President Donald Trump repeatedly threatened on Friday to close the southern border unless Mexico stems the flow of migrants headed for the United States.
“I will close the border if Mexico doesn’t get with it,” Trump said at a press conference from a couch at his Mar-a-Lago resort in Florida.
“There is a very good likelihood that I will be closing the border next week,” he added.
It’s a threat Trump has made before, frustrated by Congress’ refusal to fully fund his border wall and by the number of asylum-seekers and other migrants continuing to come to the U.S. without authorization. Now, with numbers of families apprehended at the border hitting record numbers, he is again vowing to shut down entry entirely.
But thus far, he hasn’t followed through, and it’s unclear that he will this time, either. A senior Department of Homeland Security official told reporters earlier Friday that the agency was not planning for a border shutdown next week.
The official said agents were being reassigned to areas between official ports of entry due to a surge in migrants attempting to cross between ports.
Noting that a more severe shutdown was still “on the table,” the official said around noon on Friday that the department’s plan stopped short of completely closing any official port; individual lanes may need to be closed due to the redistribution of agents.
DHS will continue to “operationally assess” the situation at the border, the official said.
Shutting down the border would be a last resort, the official said.
Trump sent a series of tweets Friday morning pledging to either completely close the border or close “large portions” of it, and made the suggestion again a few hours later while speaking to reporters at an event at Florida’s Lake Okeechobee.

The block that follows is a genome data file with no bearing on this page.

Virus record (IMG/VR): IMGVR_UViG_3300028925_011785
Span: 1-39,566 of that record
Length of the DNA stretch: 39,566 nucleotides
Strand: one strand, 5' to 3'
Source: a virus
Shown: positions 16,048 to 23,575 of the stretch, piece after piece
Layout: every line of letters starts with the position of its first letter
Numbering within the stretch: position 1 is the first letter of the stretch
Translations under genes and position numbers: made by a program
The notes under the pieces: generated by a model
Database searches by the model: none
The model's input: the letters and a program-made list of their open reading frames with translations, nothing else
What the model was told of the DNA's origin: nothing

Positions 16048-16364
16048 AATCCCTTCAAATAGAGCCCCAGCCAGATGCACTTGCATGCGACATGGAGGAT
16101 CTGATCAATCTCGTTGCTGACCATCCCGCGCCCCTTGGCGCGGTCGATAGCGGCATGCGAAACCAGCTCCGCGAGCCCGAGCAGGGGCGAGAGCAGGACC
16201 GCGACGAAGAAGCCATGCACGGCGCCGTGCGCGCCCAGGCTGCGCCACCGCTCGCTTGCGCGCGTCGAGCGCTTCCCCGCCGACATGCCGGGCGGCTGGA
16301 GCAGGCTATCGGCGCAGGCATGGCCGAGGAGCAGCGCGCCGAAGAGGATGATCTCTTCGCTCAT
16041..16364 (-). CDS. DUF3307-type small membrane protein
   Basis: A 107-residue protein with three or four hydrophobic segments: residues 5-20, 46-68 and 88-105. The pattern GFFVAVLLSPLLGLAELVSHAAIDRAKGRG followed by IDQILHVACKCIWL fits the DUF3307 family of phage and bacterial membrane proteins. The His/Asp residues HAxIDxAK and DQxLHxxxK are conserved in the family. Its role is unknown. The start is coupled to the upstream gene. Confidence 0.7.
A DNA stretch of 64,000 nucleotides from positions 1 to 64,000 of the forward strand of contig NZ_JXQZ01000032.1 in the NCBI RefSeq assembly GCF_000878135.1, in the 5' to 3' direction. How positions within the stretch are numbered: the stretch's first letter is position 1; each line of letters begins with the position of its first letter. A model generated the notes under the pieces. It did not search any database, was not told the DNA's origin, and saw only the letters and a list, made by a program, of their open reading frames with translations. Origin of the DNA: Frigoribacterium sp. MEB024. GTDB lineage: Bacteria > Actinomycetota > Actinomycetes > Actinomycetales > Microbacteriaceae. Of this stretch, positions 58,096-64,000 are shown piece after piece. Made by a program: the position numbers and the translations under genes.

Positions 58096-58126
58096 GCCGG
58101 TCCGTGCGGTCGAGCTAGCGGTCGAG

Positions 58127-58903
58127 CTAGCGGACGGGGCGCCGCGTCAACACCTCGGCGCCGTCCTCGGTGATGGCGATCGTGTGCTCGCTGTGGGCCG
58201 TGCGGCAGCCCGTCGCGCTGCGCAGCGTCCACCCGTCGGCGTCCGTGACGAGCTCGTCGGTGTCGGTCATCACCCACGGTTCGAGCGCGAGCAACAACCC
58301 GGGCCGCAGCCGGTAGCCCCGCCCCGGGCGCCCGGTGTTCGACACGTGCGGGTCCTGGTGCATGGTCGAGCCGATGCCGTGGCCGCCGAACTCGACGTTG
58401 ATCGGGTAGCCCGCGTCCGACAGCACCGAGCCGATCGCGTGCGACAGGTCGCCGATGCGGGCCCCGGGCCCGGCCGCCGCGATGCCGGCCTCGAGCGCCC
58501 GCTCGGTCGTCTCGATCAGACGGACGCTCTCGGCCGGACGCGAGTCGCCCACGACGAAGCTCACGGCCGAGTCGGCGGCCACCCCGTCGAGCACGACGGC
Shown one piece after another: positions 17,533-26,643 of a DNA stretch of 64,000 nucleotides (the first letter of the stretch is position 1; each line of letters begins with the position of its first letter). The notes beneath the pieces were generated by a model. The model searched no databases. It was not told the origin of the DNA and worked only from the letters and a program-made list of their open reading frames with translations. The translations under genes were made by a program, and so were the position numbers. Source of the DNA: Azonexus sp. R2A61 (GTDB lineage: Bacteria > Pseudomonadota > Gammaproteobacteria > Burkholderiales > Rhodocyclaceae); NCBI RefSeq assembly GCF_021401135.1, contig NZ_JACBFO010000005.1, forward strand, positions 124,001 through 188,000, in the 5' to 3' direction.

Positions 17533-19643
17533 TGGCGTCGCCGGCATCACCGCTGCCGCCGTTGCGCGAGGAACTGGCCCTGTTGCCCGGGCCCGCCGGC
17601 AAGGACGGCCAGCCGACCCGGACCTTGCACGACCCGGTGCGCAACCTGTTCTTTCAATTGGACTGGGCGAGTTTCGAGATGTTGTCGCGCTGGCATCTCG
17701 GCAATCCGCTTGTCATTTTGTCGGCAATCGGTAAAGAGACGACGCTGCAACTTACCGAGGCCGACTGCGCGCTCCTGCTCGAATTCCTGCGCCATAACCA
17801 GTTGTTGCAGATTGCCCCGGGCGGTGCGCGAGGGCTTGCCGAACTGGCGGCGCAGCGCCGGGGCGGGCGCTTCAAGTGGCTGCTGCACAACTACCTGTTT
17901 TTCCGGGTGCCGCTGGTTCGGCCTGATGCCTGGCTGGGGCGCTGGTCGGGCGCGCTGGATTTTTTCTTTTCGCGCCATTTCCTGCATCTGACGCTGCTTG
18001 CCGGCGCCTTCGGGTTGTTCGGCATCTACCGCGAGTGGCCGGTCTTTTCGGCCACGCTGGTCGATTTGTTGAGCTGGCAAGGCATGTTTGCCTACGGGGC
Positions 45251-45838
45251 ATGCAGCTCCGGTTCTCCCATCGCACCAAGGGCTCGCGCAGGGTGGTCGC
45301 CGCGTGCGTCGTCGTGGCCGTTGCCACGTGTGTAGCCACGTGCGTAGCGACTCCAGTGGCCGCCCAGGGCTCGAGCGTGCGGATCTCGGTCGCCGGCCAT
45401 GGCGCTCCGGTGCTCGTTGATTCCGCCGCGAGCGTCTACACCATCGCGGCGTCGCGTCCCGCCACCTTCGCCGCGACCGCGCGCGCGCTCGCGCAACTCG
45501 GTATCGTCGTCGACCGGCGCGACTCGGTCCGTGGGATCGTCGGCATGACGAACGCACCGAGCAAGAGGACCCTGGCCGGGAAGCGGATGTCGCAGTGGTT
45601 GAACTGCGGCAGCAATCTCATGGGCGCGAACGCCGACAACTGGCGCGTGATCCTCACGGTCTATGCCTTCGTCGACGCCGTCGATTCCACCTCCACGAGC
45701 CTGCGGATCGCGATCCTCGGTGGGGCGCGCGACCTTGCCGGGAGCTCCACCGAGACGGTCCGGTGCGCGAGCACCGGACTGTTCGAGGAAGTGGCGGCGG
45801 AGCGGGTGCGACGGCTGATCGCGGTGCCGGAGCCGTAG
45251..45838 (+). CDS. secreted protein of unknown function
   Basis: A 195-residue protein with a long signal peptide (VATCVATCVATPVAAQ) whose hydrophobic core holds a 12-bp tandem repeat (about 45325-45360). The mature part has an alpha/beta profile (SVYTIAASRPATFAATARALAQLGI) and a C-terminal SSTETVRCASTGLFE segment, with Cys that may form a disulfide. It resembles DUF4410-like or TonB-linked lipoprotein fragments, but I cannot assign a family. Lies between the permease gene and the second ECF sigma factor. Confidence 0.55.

He has yet to offer precise details on any possible shutdown. It remains unclear, for instance, whether the border would be closed only to asylum-seekers or closed to everyone.
“If they don’t stop them, we are closing the border,” Trump said at Lake Okeechobee. “We will close it and keep it closed for a long time. I’m not playing games.”
The senior DHS official said her department was working with Mexican officials to come up with solutions that might encourage migrants to stay in Mexico instead of continuing north, which could include additional work visas for areas in southern Mexico. Many of the migrants are coming from the violent and tumultuous nations of Guatemala, Honduras and El Salvador, and attempt to request asylum in the U.S.
The Trump administration has already made it significantly more difficult for asylum-seekers to ask for help at ports of entry by accepting only relatively small numbers per day, and implemented a “Remain in Mexico” policy that returns some asylum-seekers to the country to await legal proceedings. The administration’s policies have driven migrants to risk crossing the border illegally instead, according to experts.
About 65 percent of the immigrants detained after crossing the southern border illegally in February were either families or children traveling alone, according to Customs and Border Protection statistics.
Elise Foley contributed to this report.